Ultra-sensitive detection of MRD through whole genome sequencing (WGS) using an AI-based error suppression model in resected early-stage non-small cell lung cancer


Figure 1. C2inform assay protocol


Figure 2. Study design


Table 1. Patient Characteristics


Figure 3. The association of relapse with presence of ctDNA in (A) the landmark cohort and (B) the EGFR mutated and wild type (WT) subgroups

ctDNA was detected (C2inform positive) in 83% of patients that relapsed (sensitivity 83%), compared to 16% that did not relapse (specificity 84%)


Figure 4. Plasma samples from 43 patients in the landmark cohort were collected post-surgery and analyzed for the presence of ctDNA (C2inform positive). All post-surgery plasma samples are shown.


Figure 5. Association of C2inform status at landmark with relapse

Overview: The pivotal role of early detection of cancer recurrence and the precise monitoring of minimal residual disease (MRD) after surgery cannot be overstated, especially in the context of non-small cell lung cancer (NSCLC) where circulating tumor DNA (ctDNA) plays a critical role in clinical outcomes. To address the challenges of ctDNA detection in NSCLC patients undergoing potentially curative resections, we adopted a cutting-edge whole genome sequencing (WGS) method, MRDetect, designed for unmatched sensitivity and specificity in ctDNA analysis.

Study Design: Our exploratory study aimed to assess the efficacy of the MRDetect method across several key stages: before surgery, immediately after, and during subsequent follow-ups, in patients diagnosed with stage IB-IIIA NSCLC. Participants were monitored through standard computed tomography imaging, while ctDNA was meticulously extracted from plasma samples. The MRDetect technique, leveraging WGS with a tumor-specific approach and enhanced by AI-driven error correction models, was pivotal in distinguishing ctDNA signals amidst a backdrop of low tumor burden, thereby providing a nuanced prognosis for recurrence risk. This study also evaluated the assay’s predictive power for recurrence, based on critical samples collected at a median of 1.6 months post-operation.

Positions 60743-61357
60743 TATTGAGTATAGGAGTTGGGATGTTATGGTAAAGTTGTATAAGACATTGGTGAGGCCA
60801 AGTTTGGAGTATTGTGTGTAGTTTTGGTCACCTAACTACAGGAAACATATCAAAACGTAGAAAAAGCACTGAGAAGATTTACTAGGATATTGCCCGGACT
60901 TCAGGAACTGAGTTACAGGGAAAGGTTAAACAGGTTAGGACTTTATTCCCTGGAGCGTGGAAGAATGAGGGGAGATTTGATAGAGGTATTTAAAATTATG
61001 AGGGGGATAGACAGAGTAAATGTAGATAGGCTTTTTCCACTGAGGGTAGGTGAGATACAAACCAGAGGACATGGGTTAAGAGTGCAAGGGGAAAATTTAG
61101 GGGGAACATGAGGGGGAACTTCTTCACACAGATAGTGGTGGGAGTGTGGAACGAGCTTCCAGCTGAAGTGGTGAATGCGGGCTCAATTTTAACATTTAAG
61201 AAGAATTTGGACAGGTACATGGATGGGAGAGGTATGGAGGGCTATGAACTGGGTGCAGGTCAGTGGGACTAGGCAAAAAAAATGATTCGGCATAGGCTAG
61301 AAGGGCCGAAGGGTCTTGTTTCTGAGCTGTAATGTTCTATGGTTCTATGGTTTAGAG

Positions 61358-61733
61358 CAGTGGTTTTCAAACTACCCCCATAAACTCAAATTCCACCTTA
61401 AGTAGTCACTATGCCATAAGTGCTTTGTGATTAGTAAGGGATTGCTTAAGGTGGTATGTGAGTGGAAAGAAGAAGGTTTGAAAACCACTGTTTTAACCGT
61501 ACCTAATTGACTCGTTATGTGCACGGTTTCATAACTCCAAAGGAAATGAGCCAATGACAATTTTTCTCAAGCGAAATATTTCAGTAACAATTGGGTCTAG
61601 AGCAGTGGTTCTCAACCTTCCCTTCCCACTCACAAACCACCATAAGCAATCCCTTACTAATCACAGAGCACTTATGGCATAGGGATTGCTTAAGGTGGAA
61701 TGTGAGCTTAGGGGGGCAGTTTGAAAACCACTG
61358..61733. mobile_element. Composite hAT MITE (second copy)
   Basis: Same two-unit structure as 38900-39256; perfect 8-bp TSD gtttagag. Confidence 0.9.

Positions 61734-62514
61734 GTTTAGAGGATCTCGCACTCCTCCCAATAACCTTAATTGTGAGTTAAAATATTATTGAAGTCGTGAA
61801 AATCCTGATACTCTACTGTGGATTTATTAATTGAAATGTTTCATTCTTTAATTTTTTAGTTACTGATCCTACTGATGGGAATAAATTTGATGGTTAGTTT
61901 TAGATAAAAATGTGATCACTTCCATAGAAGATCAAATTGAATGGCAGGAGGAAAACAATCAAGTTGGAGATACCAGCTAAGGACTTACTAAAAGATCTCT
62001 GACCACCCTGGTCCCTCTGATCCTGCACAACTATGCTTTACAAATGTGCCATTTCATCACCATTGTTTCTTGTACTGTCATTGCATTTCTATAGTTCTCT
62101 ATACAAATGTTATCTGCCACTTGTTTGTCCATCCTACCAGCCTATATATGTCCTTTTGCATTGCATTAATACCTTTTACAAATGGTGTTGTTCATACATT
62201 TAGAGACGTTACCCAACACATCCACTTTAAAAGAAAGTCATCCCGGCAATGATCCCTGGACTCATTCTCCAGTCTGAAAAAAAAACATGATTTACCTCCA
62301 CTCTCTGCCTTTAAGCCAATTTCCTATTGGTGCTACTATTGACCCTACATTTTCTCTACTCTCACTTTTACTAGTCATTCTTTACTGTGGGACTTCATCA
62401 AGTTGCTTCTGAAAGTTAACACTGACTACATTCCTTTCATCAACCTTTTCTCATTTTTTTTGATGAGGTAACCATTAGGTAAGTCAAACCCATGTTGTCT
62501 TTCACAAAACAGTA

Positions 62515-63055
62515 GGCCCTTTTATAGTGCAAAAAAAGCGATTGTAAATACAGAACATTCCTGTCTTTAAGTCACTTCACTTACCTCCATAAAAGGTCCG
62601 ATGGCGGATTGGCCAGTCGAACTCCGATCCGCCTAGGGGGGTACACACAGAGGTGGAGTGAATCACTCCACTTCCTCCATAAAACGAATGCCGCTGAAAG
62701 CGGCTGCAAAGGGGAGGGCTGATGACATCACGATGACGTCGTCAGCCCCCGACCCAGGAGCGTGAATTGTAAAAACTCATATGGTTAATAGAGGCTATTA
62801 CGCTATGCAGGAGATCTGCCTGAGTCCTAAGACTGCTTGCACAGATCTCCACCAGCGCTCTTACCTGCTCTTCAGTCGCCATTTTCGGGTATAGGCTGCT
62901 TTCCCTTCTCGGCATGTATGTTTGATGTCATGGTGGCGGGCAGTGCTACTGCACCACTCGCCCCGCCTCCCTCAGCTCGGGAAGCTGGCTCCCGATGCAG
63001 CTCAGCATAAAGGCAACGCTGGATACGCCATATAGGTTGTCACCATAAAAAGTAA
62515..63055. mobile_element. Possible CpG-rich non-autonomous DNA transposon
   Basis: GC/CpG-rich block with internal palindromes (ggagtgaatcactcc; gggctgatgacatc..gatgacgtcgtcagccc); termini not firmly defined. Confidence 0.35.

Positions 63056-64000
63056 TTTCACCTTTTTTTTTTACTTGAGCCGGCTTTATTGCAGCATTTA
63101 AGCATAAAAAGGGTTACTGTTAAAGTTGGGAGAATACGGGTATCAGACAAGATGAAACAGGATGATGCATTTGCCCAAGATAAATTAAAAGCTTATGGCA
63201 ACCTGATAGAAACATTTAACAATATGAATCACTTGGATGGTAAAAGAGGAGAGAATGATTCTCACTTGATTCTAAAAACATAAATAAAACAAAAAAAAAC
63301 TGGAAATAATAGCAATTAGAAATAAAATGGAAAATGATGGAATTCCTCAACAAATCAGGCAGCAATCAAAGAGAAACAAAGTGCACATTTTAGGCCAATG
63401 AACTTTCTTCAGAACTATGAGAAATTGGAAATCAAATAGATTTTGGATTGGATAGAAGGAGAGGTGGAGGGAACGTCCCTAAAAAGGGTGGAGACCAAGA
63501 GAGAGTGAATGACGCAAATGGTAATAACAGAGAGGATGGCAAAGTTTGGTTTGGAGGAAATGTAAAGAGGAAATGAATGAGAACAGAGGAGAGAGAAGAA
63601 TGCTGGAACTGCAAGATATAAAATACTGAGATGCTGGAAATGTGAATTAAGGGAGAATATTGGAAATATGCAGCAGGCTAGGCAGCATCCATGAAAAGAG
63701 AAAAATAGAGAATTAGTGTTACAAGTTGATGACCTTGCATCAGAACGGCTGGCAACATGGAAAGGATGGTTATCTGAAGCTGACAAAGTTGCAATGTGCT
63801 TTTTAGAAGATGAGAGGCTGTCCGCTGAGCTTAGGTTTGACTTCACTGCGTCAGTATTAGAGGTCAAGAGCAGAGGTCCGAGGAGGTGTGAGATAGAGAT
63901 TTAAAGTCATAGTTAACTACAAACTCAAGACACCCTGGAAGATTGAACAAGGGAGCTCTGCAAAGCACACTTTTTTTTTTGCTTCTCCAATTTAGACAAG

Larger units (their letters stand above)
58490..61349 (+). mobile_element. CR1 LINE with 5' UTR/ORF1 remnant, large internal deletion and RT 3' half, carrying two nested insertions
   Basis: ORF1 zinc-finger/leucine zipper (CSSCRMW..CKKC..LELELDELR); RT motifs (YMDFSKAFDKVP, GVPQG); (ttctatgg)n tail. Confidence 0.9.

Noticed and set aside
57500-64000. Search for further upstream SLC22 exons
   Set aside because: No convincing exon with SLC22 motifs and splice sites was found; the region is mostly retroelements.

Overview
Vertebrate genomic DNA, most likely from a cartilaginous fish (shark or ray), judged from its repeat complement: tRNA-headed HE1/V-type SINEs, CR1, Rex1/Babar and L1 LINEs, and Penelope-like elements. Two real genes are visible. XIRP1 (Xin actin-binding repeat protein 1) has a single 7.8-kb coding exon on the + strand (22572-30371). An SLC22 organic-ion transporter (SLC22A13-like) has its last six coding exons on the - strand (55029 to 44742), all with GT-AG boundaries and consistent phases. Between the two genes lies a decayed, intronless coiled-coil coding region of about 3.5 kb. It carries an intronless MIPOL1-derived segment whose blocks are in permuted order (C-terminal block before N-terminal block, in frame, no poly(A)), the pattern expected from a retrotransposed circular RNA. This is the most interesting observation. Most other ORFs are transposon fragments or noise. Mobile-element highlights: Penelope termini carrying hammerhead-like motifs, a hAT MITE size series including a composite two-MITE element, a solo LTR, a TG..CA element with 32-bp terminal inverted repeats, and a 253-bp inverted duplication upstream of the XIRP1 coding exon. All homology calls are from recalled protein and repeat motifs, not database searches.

Outcomes: The pilot encompassed 52 NSCLC patients, yielding 88 plasma samples over a median follow-up period of 32.6 months. Notably, among 43 patients with critical post-operative samples, the median age was 62, with a predominant male demographic (70%) and a high prevalence of adenocarcinoma (79%) and EGFR mutations (49%). The MRDetect assay demonstrated a commendable sensitivity of 83% in detecting radiological recurrence, including a remarkable 86% sensitivity in patients with EGFR mutations. The median relapse-free survival for patients identified as MRD positive by MRDetect was 15.2 months. Moreover, the assay showcased an 84% specificity in patients without recurrence, with consistent performance across EGFR mutation statuses. Longitudinal analysis further confirmed the assay’s high specificity (93%) in predicting the absence of recurrence.

Conclusion: The MRDetect platform, integrating WGS with sophisticated AI algorithms, proves to be a potent tool in identifying MRD with high accuracy in NSCLC patients, irrespective of EGFR mutation status. As the landscape of adjuvant therapies for NSCLC evolves, possessing such an ultra-sensitive MRD assay is invaluable for personalizing treatment plans, optimizing the selection and timing of adjuvant therapies to enhance patient outcomes.

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